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Danava - Danava

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Artist: Danava

Album: Danava

Label: Kemado

Review date: Oct. 1, 2006

Take a listen to college – hell, even mainstream – radio sometime. The ’70s rock revivalism sluice gates are stuck wide open. Unfortunately, there's more than an acceptable trace of sewage runoff in that frothy plume, with a good many bands content to simply recycle, reuse ideas that really just weren't that hot the first time around. We are then treated to a net result that really just sounds like slightly different versions of the same mid-’90s Lenny Kravitz jam.

At first listen, Danava does not appear the type of band to serve up Led Zeppelin redux with nothing new for you. Although, so it is noted that guitarist/vocalist Dusty Sparkles is prone to his share of Plant-esque vocal acrobatics (aside from having a Sweet-worthy name). A precocious debut, Davana's album stands as a rock and roll Piltdown Man of sorts. Such an artifact of faux antiquity could have been the missing link between 1974 Budgie and 1974 Magma: dark, bombastic, obtuse, but still rockin'. And what's more, captured in an almost crackly, midrange-rich mix that steps up the bewildering anachronism of it all.

On record, Danava lopes onward as if the last 30 years of music were but a dream, blasting without ado into "By the Mark" with a three-part guitar harmony sure to appease the Thin Lizzy/Black Sabbath Volume 4 bloc. Although Sabbath's influence is undeniable (for that matter, not just upon Danava but for every heavy rocker now and forever after) Danava neither erects riffs like monoliths nor pours them on thick and heavy as concrete galoshes. Rather, Sparkles, followed by busily walking bassist Dell Blackwell, casts nimble-fingered unison and harmony runs a la 1980s Iron Maiden like skipping stones, to the swinging, prog-informed drumming of Buck Rothy. Synthesist Rockwell – in addition to keeping with the quartet's mysterio-rock naming trend – keeps things on the sinister side with patches that slither, swish and snarl around the ankles of his cohorts, only occasionally rearing to take center stage. Rockwell does just that for the Italo-horror atmospheric intro of "Eyes of Disguise," a 13-minute space oddity that is a vague harmonic kin to Men at Work's "Be Good Johnny" and Ozzy's "I Don't Know.” "Quiet Babies Astray in a Manger" finds his synth pinging and sweeping like a chilly (hawk)wind as Sparkles and Co. scrape, pack and fire up a shooter-sized glob of NWOBHM residue. The galloping "Maudie Shook" recaps what we've learned thus far, complete with a chaotic, power-trio/sinewave collage traffic jam interlude, and winding down as Sparkles simultaneously channels Iommi riffage and Mercury operatics before it all cascades gently into a simple, minor-keyed piano figure. That track alone might have been Danava's ticket to permanent support-actdom for Blue Oyster Cult, ca. 1976.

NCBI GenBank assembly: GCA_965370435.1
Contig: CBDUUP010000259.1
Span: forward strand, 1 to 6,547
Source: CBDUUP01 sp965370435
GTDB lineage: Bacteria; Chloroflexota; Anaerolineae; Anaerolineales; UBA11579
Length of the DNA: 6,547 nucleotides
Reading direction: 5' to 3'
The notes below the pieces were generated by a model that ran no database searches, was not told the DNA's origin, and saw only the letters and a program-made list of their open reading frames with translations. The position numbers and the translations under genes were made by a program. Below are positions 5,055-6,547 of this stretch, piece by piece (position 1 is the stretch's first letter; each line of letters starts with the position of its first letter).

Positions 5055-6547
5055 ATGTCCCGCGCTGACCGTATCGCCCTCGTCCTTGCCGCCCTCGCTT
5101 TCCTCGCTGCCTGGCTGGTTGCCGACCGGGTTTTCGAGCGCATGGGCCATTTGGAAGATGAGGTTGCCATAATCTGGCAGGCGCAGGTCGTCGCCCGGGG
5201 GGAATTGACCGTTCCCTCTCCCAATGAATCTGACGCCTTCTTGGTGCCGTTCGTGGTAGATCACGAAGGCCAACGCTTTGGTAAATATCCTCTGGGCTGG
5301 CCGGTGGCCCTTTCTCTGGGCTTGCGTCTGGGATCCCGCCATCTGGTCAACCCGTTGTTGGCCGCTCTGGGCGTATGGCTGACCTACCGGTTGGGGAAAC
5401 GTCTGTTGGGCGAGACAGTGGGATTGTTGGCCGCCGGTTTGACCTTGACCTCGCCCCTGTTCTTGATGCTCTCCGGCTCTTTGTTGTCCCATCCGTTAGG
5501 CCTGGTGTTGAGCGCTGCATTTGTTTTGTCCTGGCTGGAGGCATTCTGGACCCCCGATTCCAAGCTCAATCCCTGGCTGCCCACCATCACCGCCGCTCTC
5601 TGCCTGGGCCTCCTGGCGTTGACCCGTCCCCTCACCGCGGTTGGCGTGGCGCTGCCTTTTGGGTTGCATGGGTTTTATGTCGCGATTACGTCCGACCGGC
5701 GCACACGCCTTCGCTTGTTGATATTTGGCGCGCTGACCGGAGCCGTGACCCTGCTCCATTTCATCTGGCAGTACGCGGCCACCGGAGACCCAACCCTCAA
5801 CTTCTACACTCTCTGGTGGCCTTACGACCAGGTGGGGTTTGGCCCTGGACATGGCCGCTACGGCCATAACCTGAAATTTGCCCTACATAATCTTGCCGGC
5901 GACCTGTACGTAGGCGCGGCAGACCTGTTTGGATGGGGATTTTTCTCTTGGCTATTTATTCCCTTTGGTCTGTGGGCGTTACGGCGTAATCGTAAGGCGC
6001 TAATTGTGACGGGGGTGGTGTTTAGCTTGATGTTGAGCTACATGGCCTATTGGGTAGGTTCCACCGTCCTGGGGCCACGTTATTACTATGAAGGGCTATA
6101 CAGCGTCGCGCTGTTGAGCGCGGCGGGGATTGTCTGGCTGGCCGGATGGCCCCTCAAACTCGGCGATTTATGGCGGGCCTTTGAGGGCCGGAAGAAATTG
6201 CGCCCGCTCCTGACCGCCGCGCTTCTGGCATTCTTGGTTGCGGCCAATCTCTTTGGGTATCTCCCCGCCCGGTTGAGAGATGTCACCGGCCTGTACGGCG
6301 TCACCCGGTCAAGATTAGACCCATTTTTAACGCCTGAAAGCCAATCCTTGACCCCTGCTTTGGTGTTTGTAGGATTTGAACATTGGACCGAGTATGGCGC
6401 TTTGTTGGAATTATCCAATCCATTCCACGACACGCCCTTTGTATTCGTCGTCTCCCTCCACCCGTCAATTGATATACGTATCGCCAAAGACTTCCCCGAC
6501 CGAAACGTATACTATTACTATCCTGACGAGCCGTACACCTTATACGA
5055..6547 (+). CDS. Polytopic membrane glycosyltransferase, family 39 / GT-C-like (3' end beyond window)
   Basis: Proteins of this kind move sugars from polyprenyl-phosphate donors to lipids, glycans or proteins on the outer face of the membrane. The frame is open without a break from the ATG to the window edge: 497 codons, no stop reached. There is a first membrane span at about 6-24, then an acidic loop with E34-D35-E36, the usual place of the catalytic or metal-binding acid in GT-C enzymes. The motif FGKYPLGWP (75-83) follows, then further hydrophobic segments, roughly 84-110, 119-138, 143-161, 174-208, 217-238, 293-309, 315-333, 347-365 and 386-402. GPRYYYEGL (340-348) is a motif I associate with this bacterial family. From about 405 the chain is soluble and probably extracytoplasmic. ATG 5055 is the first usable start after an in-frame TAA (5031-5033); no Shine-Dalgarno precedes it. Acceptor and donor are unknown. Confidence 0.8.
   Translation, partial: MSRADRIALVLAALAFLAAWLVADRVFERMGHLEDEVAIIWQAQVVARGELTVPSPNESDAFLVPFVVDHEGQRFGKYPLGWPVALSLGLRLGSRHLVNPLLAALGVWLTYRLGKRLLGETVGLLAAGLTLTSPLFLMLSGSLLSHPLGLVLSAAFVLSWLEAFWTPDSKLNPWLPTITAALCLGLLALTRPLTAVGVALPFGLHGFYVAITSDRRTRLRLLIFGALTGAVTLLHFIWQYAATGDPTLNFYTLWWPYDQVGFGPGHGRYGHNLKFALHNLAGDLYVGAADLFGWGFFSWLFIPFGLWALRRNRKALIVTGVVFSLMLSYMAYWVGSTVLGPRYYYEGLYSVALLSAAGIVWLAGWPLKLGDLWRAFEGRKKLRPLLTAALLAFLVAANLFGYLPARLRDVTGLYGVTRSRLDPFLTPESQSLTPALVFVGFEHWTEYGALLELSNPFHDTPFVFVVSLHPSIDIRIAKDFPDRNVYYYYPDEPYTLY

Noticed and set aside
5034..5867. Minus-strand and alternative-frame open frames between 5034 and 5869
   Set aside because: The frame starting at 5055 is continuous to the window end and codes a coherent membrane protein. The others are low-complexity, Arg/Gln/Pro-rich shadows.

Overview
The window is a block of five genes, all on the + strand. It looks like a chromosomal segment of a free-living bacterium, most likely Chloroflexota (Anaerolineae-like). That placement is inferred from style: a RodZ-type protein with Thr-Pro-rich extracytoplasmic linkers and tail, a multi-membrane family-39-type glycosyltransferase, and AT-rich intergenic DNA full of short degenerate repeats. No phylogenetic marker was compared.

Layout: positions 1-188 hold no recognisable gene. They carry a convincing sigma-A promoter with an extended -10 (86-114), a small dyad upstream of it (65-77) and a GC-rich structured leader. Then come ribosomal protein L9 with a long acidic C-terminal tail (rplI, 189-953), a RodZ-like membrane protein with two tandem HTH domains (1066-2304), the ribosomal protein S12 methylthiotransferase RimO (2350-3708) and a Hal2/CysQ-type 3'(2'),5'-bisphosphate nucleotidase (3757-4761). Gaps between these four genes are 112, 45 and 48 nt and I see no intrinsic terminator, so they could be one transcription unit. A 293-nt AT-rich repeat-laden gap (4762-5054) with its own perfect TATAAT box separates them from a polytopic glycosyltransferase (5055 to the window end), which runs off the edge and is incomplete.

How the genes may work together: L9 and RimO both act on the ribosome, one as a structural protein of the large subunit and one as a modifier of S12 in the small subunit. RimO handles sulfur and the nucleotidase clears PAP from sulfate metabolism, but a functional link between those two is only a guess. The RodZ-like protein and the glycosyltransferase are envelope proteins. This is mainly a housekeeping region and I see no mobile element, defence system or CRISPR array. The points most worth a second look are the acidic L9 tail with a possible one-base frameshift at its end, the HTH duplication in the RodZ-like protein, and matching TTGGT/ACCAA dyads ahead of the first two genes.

Although the band claims a distinct desire to transcend labels, the "progressive" tag is going to be hard to dodge, with the album's shortest track clocking in at six chops-engorged minutes. Perhaps in a bid to their masters, the strenuous jams are never permitted to obscure the song itself, and as such are relegated to intros, interludes and endings. Prog or not, Danava succeeds in presenting an intriguing artists' rendition – an age-advanced photograph in reverse, if you will – of how out-there ’70s heavies could have gotten if only for an extra five years left to their own devices, chemicals, repeat viewings of "Logan's Run,” lewdly illustrated fantasy novels, etc.

By Adam MacGregor

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